What happened to me as I was writing about Don Quixote

by ericaeller

DonQuixoteReading Don Quixote was a pleasure. Writing about it here in Istanbul in the most recent issue of the Bosphorus Review of Books became surreal. I became a detective. I ravaged all kinds of external sources including one of my favorites, Echevarria’s Open Yale Lectures on Don Quixote. Who was this Cervantes, this strange Spanish author fighting the Ottomans and staying captive in Algiers?

My mind started to draw a lot of parallels. Don Quixote seemed to be creating strange links between elements of my life that are otherwise disconnected. I don’t really know what to make of it. I think its a facet of my own quixotic “literary madness.” It’s when we start to see connections across the mediums: between things we’ve read or seen and the reality we’ve actually experienced or even dreamed.And this makes one framework melt into the other. I even dreamt I was releasing prisoners a few nights ago, just as Don Quixote does in one of the scenes.

The fact that Don Quixote goes off to live a romantic lifestyle that he read about sounds so familiar. I did the same by becoming an expat with dreams of writing my novel abroad. It’s not quite the same as a knight errant, but I think the source of inspiration is similar–it’s the inspiration wrought by my library. The heroes of my books, though, are usually the authors themselves.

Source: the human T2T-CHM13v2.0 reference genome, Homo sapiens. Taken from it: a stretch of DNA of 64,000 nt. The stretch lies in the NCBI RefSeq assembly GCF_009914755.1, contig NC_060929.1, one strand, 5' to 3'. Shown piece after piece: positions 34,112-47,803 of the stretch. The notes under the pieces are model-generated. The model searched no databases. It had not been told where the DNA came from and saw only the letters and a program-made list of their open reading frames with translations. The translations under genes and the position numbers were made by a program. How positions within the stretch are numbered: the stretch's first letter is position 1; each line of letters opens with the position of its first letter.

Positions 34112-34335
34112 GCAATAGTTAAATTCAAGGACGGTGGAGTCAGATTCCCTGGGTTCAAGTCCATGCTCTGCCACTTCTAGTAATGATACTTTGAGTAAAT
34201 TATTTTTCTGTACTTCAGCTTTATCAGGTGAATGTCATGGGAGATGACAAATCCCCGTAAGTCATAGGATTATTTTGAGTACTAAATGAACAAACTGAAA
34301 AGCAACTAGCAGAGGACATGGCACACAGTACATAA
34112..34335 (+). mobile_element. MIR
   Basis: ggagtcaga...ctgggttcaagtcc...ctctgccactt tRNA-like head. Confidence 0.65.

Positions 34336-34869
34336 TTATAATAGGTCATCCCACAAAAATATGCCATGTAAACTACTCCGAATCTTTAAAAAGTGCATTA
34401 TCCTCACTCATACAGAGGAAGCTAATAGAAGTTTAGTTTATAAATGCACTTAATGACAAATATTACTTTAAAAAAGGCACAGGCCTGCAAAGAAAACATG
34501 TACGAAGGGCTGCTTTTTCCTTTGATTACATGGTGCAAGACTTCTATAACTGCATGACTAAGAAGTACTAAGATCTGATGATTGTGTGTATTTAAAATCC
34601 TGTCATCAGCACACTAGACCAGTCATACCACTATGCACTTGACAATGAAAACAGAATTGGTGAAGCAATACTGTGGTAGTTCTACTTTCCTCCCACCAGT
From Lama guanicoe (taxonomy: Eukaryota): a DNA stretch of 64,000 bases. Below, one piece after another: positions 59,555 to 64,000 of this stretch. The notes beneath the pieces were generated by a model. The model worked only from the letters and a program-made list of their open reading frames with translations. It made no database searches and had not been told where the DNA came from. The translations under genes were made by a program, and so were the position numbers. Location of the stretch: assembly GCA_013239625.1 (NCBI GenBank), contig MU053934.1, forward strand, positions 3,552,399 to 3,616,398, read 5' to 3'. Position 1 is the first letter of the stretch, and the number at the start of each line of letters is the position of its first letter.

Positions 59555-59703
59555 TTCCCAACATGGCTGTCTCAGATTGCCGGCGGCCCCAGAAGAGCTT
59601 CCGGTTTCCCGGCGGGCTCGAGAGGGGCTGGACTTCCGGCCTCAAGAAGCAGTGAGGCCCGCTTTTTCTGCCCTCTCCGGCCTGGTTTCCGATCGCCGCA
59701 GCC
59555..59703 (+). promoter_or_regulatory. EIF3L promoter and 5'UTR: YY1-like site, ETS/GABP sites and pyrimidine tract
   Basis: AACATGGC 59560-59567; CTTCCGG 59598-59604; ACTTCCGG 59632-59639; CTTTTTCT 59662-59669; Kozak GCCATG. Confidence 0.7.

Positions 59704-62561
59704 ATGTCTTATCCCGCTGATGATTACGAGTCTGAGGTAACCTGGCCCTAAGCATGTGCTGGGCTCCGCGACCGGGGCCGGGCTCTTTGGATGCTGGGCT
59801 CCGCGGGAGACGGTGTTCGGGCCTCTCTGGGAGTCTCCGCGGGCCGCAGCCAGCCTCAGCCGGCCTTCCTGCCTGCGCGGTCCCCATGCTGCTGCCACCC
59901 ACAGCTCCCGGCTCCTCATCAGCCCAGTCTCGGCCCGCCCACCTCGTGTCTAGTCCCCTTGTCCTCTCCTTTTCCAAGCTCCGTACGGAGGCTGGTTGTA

But then when Quixote meets an arbitrator (I work for a law firm specializing in international arbitration), and the Captain Piedma travels to Istanbul as a slave (the city I live in, which sometimes feels like it has captured me), and a wealthy Moor named Zoraida goes to Spain (one of my closest friends in Istanbul is from Morocco), and when I started reading about how scholars spread news that Cervantes had worked on the Kılıç Ali Paşa Mosque (which is a five minute walk from my doorstep), I started to feel attached like an adoring Little Prince to a particular fox who warms his heart. And it also happens that a few of the most renowned philologists who have theorized the Quixote are Leo Spitzer and Erich Auerbach, both of whom were émigrés in Istanbul for a time to escape Nazi Germany. Even the theme of captivity happens to be something I touched on in my earlier studies on themes of Puritan literature (Mary Rowlandson) and my head looped back to that area of interest. It’s almost too much to bear for one little literary soul.

Am I living in my own Cervantine reality?

I just find it sad, strange, and unfortunate that in our time, the weight of thought control and book burning is felt more here in Istanbul than elsewhere. And to think our own sweet city is where people once escaped from such treatment . . .

For less wistful on the book please read my essay in the Bosphorus Review of Books.

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